ABC News analyst Matthew Dowd says Romney’s latest primary victories over Santorum have set the stage for a long and difficult general election campaign between now and November.

    “We are going to get through Easter [April 8] and then the 200-day war starts between the two of these guys.  And the funny thing about it is that each of them is accusing the other of the exact same thing, being out of touch, being out of the mainstream and being inauthentic," he said.

    The Republican primaries end in late June.  Republicans then hold their nominating convention during the last week in August.  The Democrats will renominate President Obama as their candidate at their national convention the following week.

    Jim Malone

    Jim Malone has served as VOA’s National correspondent covering U.S. elections and politics since 1995. Prior to that he was a VOA congressional correspondent and served as VOA’s East Africa Correspondent from 1986 to 1990. Jim began his VOA career with the English to Africa Service in 1983.

    This forum has been closed.
    There are no comments in this forum. Be first and add one

    Featured Videos

    Your JavaScript is turned off or you have an old version of Adobe's Flash Player. Get the latest Flash player.
    In State of Emergency, Turkey’s Erdogan Focuses on Spiritual Movementi
    July 22, 2016 11:49 AM
    The state of emergency that Turkish President Recep Tayyip Erdogan has declared is giving him even more power to expand a purge that has seen an estimated 60,000 people either arrested or suspended from their jobs. VOA Europe correspondent Luis Ramirez reports from Istanbul.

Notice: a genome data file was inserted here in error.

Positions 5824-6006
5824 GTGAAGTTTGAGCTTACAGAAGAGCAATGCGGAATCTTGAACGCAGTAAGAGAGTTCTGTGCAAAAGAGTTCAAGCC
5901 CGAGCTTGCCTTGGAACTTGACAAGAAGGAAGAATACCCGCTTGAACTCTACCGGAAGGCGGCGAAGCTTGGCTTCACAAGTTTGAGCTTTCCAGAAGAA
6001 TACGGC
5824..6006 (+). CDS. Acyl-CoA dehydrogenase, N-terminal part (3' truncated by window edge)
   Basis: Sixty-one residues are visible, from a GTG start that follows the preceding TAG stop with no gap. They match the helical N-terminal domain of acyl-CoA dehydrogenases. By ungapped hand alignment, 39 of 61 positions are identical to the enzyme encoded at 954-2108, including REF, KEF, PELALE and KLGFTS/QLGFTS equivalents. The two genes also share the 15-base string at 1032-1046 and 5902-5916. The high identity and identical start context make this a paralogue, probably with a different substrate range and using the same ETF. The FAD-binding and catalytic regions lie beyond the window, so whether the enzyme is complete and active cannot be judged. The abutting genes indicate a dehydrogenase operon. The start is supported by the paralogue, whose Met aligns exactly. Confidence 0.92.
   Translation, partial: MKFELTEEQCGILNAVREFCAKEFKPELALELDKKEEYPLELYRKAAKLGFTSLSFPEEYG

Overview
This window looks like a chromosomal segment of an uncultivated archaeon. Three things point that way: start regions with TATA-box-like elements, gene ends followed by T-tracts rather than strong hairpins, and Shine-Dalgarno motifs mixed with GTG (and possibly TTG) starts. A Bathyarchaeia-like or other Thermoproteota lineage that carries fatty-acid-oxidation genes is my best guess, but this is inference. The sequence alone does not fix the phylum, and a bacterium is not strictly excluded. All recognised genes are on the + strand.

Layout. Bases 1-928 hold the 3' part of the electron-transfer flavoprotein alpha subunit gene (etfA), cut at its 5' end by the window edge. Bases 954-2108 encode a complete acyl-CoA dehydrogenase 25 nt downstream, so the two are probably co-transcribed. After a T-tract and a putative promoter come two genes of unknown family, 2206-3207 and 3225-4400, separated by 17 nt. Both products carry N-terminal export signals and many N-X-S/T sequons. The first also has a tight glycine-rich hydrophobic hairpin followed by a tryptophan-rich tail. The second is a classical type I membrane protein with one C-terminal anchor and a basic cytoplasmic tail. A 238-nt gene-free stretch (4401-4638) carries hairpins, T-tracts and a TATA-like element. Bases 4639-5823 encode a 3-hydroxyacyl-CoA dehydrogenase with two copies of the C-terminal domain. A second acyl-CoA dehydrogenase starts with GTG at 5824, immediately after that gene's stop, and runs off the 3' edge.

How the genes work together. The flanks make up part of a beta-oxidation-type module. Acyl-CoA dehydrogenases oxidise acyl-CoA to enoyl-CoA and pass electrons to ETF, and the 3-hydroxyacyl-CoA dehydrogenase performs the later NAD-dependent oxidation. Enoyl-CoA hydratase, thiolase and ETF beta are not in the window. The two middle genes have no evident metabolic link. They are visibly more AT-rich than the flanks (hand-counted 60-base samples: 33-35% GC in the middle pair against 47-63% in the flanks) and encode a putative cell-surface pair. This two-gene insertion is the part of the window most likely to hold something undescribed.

Video In State of Emergency, Turkey’s Erdogan Focuses on Spiritual Movement

    The state of emergency that Turkish President Recep Tayyip Erdogan has declared is giving him even more power to expand a purge that has seen an estimated 60,000 people either arrested or suspended from their jobs. VOA Europe correspondent Luis Ramirez reports from Istanbul.

    Video Scientists in Poland Race to Save Honeybees

    Honeybees are in danger worldwide. Causes of what's known as colony collapse disorder range from pesticides and loss of habitat to infections. But scientists in Poland say they are on track to finding a cure for one of the diseases. VOA’s George Putic reports.

    Video Wall Already Runs Along Parts of US-Mexico Border

    The Republican Party’s presidential nominee, Donald Trump, gained the support of many voters by saying he would build a wall to keep undocumented immigrants and drugs from coming across the border from Mexico. Critics have called his idea impractical and offensive to Mexico, while supporters say such a bold approach is needed to control the border. VOA’s Greg Flakus has more from the border town of Nogales, Arizona.

    Video New HIV Tests Emphasize Rapid Results

    As the global fight against AIDS intensifies, activists have placed increasing importance on getting people to know their HIV status. Some companies are developing new HIV testing methods designed to be quick, easy and accurate. Thuso Khumalo looks at the latest methods, presented at the International AIDS conference in Durban, South Africa.

    Video African Youth with HIV Urge More Support

    HIV, the virus that causes AIDS, is the top killer of teens in sub-Saharan Africa. But many youths say their experience with the virus is unique and needs to be addressed differently than the adult epidemic. VOA South African Correspondent Anita Powell reports.

    Video Poor Residents in Cleveland Not Feeling High Hopes of Republican Convention